Chemistry

Picking Partners

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Science  09 Nov 2007:
Vol. 318, Issue 5852, pp. 889
DOI: 10.1126/science.318.5852.889b

The evolution of strategies for synthesizing complex organic molecules relied in large part on a deepening understanding of the relative reaction rates of often subtly differing functional groups. Rational assembly of larger, supramolecular structures, which are held together by an array of noncovalent interactions, is now proceeding along a similar course, with predictive principles emerging from careful systematic studies. In this vein, Aakeröy et al. have explored the competition between hydrogen and halogen bonding in the cocrystallization of several small aromatic building blocks. One crystallizing partner contained two nitrogen sites (pyridine and benzimidazole), each of which could potentially act as an acceptor toward either a polarized hydrogen or a halogen. The donor partners each bore an oxime (CH=NOH) group, which could interact through either the C-H or the O-H site, as well as a fluorine, bromine, or iodine substituent poised for halogen bonding. Crystallography revealed that in all three cocrystals, the benzimidazole N formed an H bond with the oxime OH. In the F- and Br-substituted systems, the pyridine N attracted the C-H group; only in the iodo case did a halogen bond form instead. — JSY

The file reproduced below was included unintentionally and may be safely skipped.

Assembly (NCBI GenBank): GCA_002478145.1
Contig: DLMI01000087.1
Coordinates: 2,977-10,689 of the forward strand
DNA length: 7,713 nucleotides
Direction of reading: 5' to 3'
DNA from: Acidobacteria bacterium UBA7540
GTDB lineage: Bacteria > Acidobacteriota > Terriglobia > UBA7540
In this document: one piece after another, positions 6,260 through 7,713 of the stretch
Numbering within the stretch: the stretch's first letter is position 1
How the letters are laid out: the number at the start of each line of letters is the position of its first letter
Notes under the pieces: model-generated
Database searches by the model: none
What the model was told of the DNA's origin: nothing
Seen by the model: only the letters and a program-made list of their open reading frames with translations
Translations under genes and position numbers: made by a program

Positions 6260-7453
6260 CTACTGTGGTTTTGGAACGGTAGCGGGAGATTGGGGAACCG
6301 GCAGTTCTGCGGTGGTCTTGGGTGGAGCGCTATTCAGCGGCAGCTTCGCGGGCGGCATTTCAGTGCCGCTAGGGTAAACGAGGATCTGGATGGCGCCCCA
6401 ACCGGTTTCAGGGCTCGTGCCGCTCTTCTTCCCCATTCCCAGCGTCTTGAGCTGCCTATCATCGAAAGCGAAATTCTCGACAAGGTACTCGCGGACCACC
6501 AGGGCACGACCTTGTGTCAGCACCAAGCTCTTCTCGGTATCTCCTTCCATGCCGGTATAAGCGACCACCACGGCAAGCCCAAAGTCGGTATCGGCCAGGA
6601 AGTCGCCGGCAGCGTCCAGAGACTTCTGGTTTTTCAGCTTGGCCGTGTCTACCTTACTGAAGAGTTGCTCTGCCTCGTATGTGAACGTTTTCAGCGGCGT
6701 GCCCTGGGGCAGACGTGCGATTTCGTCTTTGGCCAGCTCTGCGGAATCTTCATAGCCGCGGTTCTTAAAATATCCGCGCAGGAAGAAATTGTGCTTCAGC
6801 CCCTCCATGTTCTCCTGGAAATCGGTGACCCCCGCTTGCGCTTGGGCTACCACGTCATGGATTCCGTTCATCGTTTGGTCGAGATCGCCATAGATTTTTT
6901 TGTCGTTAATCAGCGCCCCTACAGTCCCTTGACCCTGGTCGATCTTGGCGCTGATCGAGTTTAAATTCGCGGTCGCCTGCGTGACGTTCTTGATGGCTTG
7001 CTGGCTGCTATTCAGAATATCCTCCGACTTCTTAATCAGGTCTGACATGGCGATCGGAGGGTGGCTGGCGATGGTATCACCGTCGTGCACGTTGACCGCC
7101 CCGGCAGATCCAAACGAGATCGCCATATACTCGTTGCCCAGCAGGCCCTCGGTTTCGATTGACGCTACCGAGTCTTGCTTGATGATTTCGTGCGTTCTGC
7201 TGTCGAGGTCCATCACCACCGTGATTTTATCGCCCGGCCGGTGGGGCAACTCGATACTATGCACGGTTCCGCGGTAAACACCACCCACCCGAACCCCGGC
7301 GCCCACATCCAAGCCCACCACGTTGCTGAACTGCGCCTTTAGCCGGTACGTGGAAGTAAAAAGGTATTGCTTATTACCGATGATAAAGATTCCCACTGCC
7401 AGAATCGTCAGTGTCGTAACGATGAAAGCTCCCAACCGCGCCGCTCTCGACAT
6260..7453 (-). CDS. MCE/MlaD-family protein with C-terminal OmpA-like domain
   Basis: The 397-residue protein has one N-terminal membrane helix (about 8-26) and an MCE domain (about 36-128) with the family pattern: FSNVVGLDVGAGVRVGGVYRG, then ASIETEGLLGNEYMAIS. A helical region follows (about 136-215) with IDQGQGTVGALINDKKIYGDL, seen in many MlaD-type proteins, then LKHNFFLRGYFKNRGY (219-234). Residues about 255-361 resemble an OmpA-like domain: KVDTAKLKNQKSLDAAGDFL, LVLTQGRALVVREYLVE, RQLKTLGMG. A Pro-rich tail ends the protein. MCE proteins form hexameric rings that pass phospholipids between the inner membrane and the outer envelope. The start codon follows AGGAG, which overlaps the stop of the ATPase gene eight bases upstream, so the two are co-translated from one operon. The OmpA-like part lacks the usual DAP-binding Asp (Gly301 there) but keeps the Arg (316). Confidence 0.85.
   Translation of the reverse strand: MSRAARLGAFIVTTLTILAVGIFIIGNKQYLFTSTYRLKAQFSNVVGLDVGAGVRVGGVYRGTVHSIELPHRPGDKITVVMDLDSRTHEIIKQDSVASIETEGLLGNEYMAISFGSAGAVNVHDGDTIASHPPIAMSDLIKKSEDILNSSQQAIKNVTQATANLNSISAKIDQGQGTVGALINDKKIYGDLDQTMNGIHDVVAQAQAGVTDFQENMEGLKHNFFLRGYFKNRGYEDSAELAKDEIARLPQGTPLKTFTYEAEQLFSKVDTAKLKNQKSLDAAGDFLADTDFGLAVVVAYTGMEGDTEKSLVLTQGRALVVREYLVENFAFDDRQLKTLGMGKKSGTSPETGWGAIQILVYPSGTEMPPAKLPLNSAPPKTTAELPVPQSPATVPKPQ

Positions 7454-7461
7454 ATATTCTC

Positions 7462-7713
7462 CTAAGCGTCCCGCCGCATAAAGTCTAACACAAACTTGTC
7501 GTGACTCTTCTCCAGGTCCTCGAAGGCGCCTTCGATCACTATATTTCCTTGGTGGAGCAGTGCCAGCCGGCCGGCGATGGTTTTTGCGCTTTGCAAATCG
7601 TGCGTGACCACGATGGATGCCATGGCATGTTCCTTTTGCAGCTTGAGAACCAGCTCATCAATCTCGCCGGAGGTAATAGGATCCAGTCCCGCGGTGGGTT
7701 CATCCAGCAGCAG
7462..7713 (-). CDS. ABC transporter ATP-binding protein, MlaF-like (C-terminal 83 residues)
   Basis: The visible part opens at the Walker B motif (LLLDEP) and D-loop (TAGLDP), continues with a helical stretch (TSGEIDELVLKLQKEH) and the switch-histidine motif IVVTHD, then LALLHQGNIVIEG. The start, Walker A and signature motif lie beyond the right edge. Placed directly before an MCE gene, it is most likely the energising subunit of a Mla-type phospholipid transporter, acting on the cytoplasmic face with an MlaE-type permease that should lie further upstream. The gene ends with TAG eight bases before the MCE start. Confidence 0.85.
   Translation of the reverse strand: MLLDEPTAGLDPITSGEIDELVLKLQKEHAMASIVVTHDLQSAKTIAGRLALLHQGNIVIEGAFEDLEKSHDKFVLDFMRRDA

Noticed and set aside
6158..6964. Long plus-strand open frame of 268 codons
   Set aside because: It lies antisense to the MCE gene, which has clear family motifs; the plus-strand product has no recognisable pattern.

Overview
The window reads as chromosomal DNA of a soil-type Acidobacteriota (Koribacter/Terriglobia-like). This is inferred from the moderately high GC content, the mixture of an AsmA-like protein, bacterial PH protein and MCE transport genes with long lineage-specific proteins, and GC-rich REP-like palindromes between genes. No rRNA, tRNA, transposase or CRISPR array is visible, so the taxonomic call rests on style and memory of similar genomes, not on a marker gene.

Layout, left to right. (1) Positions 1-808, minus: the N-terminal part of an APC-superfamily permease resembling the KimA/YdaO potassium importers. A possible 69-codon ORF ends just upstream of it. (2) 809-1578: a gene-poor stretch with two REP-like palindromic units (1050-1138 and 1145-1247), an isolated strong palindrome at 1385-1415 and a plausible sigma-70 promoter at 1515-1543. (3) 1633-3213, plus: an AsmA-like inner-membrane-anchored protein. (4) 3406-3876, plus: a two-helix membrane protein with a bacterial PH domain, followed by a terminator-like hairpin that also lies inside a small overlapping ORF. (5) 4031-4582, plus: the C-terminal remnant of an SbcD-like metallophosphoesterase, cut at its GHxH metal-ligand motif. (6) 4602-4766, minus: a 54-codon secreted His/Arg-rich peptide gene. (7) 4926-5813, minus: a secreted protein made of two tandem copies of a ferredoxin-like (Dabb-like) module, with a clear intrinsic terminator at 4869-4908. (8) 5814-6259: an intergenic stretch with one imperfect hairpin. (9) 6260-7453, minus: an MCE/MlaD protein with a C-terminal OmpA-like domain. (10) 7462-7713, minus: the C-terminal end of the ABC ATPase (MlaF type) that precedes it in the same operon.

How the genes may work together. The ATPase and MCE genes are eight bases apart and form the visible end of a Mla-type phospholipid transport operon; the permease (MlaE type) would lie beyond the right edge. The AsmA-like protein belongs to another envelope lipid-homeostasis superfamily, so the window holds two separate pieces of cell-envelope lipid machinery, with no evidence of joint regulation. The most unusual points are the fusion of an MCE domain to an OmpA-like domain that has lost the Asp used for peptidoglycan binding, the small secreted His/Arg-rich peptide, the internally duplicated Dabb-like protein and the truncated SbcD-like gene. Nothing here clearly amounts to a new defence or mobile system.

J. Am. Chem. Soc. 129, 10.1021/ja073201c (2007).

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